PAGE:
This year marks the centenary of Bauhaus—and the Bauhaus Dessau Foundation is celebrating with a brand new home for its collection. Inside the new museum is a hovering, light-sealed black box, where Versuchsstätte Bauhaus conveys the design school's influential narrative with original furniture, lamps, textiles, and art. The public is now invited to engage with the collection for the first time ever.
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Festivities kicked off at noon in Dessau on September 8 with a live broadcast of an invite-only grand opening. Afterwards, the public could take a $10 guided tour of the museum, and then—for free—access the floating gallery meant as a metaphor for the presence and ubiquity of Bauhaus in everyday life.
Barcelona–based Addendum Architects looked to both Mies van der Rohe and Bauhaus for the museum’s design. The glass structure is open and fluid, and it reflects the exposed materials and rectilinear forms found in the German design school's teachings. For Addendum, the challenge was to create something that feels transparent yet provides an enclosed space for the artwork.
"Our basic concept for the museum was to create a large flexible space so that exhibitions and workshops can take place without feeling restricted in any way by the architecture,’ says Roberto González of Addendum Architects. "[The box] had to provide an area of 16,000 square feet for the collection, protect the exhibits from direct sunlight, and offer ideal climatic conditions." The firm’s design bid won out against 830 others in a contest.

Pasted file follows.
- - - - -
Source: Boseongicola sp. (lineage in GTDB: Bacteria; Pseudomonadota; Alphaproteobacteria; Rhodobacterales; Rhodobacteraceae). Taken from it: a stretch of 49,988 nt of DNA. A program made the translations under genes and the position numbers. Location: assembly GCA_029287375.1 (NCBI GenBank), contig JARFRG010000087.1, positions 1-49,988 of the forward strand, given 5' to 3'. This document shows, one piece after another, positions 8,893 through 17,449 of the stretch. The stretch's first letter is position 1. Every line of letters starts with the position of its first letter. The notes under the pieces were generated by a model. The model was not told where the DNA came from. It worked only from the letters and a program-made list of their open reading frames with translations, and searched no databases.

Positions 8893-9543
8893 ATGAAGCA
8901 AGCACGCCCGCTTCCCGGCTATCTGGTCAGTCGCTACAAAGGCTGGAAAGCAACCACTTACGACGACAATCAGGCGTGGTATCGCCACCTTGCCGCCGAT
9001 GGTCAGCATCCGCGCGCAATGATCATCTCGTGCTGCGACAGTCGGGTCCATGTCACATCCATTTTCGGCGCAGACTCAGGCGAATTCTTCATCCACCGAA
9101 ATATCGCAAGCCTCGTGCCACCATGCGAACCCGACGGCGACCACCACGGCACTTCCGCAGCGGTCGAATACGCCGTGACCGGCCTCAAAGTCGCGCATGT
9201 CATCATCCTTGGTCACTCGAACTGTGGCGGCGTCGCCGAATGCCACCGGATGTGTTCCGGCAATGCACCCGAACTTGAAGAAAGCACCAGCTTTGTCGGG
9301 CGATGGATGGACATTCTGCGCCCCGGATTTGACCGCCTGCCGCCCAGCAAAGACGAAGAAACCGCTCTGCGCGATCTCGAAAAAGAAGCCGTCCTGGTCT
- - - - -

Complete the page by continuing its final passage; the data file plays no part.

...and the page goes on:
Below the suspended, black enclosure is the Open Stage—a miniature venue that will host an ongoing calendar of events. The platform will encourage an array of art and thought surrounding Bauhaus and modern design ideology, like interactive installations, lectures, film screenings, and performances.
Centrally located in a park in Dessau—the museum's roof has a green space, too—the $30 million, 37,000-square-foot building was funded by both state and federal governments. The structure features triple-glazed glass with a baked-in sunscreen, and a retractable curtain provides shade on days with heavy sun. Pipes in the foundation can channel both hot and cold water to balance the building's temperature.
Addendum Architects’ "more with less" ethos (a spin-off of the Bauhaus’ "less is more" approach) shines through in the results. "The Bauhaus Museum Dessau shows," says Gonzáles, "that given the right combination of materials, space, colors, etc. you can achieve an outstanding result with limited resources. That’s very Bauhaus."